3 out of 3 people found this review helpful.

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  • Posted October 11, 2013

    Dean Goranites of the BookReviewersClub reviewed the book "

    Dean Goranites of the BookReviewersClub reviewed the book "Nausea" by Jean-Paul Sartre. This book is a blend of philosophy and existentialism, and portrays the belief that we are all singular people going through the process of life by ourselves. That it is our free will and our decisions that help dictate how our lives will go. "Nausea" is a work of fiction that walks the line between literature and philosophy.
    Dean said this book made him feel depressed. Most parts were very similar to Albert Camus's "The Stranger" but they didn't grip him nearly as much. In "The Stranger," every word seemed important, but in "Nausea," it was usually a paragraph or a sentence that would really hit home. While reading, he would tend stop for a second and reread something 3 or 4 times. Those times, he was usually impressed at how Sartre was able to come up with something he had always felt inside but was never able to vocalize. Or just maybe, he had never even thought about it enough to vocalize it - like it was a kind of subconscious feeling about the world he'd always had.
    All in all, Dean gave the book 3 stars since he felt it was worth reading all the way through, but he doubted he would read it again.

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  • Anonymous

    Posted March 28, 2013

    The rating is for the book itself. This is not a "new trans

    The rating is for the book itself. This is not a "new translation" so don't waste your money if you have an earlier New Directions Edition of this book.

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  • Anonymous

    Posted January 18, 2013

    BAD

    hate it

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  • Anonymous

    Posted March 26, 2010

    I Also Recommend:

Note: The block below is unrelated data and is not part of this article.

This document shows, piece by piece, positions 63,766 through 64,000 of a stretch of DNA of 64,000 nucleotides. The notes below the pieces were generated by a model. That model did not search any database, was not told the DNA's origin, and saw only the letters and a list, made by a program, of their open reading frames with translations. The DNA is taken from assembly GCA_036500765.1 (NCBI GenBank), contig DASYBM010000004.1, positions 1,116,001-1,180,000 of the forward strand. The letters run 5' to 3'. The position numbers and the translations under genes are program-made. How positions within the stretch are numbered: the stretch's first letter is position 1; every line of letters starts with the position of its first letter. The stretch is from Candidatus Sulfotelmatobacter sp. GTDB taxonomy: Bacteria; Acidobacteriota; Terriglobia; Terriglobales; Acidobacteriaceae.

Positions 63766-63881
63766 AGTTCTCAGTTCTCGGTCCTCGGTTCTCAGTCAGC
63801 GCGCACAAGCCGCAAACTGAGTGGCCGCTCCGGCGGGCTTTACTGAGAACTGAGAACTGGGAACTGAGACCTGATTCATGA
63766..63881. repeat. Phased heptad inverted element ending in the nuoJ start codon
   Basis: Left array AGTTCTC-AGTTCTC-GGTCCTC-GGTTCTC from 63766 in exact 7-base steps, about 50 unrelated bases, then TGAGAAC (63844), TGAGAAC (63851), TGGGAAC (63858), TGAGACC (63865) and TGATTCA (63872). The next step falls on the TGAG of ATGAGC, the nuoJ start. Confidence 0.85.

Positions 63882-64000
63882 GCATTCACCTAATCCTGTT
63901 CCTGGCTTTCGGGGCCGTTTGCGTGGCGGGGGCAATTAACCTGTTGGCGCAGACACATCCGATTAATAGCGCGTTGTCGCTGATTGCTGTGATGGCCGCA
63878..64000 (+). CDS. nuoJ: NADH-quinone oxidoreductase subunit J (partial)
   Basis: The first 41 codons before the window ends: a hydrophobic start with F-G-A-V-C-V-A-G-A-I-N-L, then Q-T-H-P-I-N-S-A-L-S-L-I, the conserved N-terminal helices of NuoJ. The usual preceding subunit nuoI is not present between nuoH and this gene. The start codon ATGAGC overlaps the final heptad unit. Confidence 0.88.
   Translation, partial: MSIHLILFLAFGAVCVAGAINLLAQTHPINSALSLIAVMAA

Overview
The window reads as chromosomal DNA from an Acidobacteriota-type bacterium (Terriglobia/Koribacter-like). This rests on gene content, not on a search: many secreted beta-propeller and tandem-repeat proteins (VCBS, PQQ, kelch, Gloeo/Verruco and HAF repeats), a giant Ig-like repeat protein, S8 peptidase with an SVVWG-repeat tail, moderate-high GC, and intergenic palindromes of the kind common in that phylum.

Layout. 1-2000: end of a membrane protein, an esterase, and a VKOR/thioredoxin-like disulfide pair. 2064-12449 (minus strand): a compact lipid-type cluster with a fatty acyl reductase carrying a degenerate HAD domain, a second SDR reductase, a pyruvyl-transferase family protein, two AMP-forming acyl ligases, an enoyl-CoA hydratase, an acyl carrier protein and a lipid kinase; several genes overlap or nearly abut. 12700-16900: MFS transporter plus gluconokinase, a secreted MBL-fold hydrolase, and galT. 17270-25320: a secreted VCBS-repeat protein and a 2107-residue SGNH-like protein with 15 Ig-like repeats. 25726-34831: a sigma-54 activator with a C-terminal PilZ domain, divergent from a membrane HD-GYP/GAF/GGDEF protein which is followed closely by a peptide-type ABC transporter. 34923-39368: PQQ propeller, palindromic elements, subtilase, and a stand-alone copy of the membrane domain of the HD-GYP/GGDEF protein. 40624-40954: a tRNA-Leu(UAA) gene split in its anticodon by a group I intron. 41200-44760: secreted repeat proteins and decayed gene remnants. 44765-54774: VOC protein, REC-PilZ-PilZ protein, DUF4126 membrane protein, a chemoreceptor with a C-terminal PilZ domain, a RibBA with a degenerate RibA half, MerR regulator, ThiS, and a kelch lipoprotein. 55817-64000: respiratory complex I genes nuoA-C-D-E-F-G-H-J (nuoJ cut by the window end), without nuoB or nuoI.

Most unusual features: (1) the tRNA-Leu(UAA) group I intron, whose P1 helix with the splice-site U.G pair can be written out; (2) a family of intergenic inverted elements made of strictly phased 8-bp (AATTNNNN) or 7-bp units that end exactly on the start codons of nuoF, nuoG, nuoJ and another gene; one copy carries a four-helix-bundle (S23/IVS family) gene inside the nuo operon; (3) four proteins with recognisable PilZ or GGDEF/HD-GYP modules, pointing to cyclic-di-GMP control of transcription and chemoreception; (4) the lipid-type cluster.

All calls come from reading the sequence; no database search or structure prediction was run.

good enough to steal.

    I haven't had the opportunity to read this book yet, despite the fact I ordered it, and received it in December. I let my brother barrow it since i was still reading another book. I never got my book back! He loved this book SO much that he would not part with it and bought me a new copy. He is currently rereading the book for the 3rd time. This is impressive for a book I bought on a whim and knew next to nothing about.

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  • Anonymous

    Posted July 15, 2007

    Book Review

    Nausea is the coolest Book ever!

    0 out of 2 people found this review helpful.

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  • Anonymous

    Posted January 27, 2004

    nonsence

    This book is a sad and depressing account of human existance. I strongly dissagree with Sartre's philosophy however if you like the idea of living in a world without meaning this book is for you.

    0 out of 4 people found this review helpful.

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  • Anonymous

    Posted March 3, 2009

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    Posted March 15, 2010

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    Posted July 20, 2009

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    Posted July 27, 2009

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    Posted April 5, 2011

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    Posted December 19, 2009

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    Posted June 20, 2011

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    Posted December 25, 2009

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    Posted June 17, 2009

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    Posted May 3, 2010

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    Posted February 1, 2011